By GERRY FOLEY
The second round of the Brazilian elections on Oct. 27 brought no more surprises than the first round on Oct. 6. The Workers Party candidate, Luiz Ignacio da Silva (Lula), won handily with about 61 percent of the vote to about 31 percent for the outgoing government’s candidate, Jose Serra.
As in the first round, Lula’s vote in the second was somewhat less than might have been expected. The major candidates who were eliminated in the first round claimed to be as radical or more radical than he, and their votes combined with that of Lula would have been about 75 percent.
In any case, Lula’s bandwagon was clearly unstoppable. A considerable section of the bourgeoisie itself had come to the conclusion that their best chance of riding out the economic and social turmoil facing the country was to hide behind a former radical workers’ leader who pledged to respect the rules of the world capitalist system at the same time as pledging a new deal for the poor masses of Brazil.
Some 54 million of the Brazilian population of 175 million are categorized as “poor” and “hungry.” Lula is promising to abolish hunger.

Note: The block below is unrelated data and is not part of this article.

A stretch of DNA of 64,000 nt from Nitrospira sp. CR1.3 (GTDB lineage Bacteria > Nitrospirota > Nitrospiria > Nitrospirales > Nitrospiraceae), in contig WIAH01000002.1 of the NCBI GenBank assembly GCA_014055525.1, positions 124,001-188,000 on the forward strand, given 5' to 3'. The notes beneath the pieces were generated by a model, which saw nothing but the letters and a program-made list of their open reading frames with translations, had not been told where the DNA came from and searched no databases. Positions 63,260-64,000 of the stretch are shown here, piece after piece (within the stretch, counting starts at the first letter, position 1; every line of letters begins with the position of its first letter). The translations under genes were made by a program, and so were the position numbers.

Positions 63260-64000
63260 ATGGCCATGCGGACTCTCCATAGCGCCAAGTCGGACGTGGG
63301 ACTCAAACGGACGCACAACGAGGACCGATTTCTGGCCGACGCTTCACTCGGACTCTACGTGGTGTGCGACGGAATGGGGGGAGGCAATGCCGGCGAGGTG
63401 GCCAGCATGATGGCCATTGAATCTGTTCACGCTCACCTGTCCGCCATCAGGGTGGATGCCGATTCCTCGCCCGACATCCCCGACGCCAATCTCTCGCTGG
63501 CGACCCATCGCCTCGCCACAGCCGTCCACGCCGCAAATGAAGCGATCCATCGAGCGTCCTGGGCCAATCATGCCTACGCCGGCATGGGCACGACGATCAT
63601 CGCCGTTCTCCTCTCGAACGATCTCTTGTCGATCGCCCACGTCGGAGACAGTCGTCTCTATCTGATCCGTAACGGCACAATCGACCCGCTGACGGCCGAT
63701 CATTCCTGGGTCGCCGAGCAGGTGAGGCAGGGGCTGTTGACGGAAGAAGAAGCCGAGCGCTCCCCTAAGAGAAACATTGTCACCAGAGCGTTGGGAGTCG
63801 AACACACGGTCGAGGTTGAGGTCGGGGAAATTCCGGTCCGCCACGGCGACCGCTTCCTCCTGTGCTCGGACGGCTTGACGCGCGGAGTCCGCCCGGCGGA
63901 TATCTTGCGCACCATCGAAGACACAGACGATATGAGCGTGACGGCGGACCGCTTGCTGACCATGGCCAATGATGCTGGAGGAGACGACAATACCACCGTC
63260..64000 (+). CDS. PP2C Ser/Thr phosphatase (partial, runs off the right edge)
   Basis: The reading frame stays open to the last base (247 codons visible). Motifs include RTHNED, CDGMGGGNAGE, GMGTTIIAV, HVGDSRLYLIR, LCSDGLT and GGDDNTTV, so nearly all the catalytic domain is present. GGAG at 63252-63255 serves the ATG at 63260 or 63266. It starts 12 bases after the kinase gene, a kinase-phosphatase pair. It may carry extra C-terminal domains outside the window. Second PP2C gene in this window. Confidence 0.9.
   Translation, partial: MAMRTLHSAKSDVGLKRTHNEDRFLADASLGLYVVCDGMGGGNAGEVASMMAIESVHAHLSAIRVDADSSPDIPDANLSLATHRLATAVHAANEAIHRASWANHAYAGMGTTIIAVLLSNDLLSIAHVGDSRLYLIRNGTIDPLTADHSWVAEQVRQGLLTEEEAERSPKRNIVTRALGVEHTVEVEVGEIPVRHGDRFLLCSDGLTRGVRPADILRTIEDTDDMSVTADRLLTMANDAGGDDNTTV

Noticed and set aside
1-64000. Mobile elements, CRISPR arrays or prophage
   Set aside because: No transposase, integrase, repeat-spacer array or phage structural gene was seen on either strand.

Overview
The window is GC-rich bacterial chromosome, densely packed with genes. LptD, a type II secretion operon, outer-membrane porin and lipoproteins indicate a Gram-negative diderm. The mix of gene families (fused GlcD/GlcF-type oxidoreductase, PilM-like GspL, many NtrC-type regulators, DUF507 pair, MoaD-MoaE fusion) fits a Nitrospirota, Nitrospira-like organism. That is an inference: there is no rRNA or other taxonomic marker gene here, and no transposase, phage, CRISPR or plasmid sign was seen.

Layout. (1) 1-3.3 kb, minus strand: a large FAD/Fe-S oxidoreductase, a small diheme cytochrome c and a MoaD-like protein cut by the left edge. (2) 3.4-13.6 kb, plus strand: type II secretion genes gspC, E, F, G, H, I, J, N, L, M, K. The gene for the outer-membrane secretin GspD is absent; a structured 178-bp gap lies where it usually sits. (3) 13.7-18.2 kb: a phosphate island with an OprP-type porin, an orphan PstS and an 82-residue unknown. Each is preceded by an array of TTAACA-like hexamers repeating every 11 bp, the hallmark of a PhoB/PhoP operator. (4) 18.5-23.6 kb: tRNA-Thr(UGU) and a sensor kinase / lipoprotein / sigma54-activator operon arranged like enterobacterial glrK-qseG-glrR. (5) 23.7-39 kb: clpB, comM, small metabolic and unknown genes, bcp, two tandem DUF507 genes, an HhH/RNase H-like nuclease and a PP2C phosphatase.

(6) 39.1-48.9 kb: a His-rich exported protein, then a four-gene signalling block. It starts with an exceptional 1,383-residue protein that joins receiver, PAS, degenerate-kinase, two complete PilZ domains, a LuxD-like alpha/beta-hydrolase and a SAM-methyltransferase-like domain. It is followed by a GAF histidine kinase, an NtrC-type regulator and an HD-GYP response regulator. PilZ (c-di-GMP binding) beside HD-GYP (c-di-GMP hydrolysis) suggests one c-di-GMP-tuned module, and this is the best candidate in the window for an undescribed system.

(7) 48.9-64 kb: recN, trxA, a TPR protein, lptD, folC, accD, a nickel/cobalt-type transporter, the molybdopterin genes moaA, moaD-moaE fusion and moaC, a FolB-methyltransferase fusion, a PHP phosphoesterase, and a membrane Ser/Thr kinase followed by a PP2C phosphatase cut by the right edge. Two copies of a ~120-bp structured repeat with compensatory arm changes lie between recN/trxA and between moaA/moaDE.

However, Lula’s bourgeois supporters were not simply a “party of fear” but capitalists whose interests are tied to the domestic market and native industry, which has been ravaged by the neoliberal regimes that have ruled the country in recent decades.
Such capitalists are called, in local parlance, the “developmentalists,” that is, those who think that within the context of the present economic crisis state intervention in the economy and state support for local capitalists are necessary. They look back to the economic nationalism that was prevalent in Latin America during the 1930s Great Depression, represented in Brazil by the regime of Getulio Vargas. Lula’s campaign rhetoric was largely, perhaps predominately, nationalist.
It was basically the failure of neoliberal economic policies to produce any benefits for the Brazilian working people that made Lula’s victory inevitable. The reaction against these policies-that is, essentially against the right-wing capitalist and pro-imperialist offensive of the last period of the 20th century-is sweeping Latin America.
One of the latest expressions of it is the plurality won in the recent elections in Ecuador by General Lucio Gutierrez, who was a leader of a mass uprising against a government that was following the dictates of the IMF.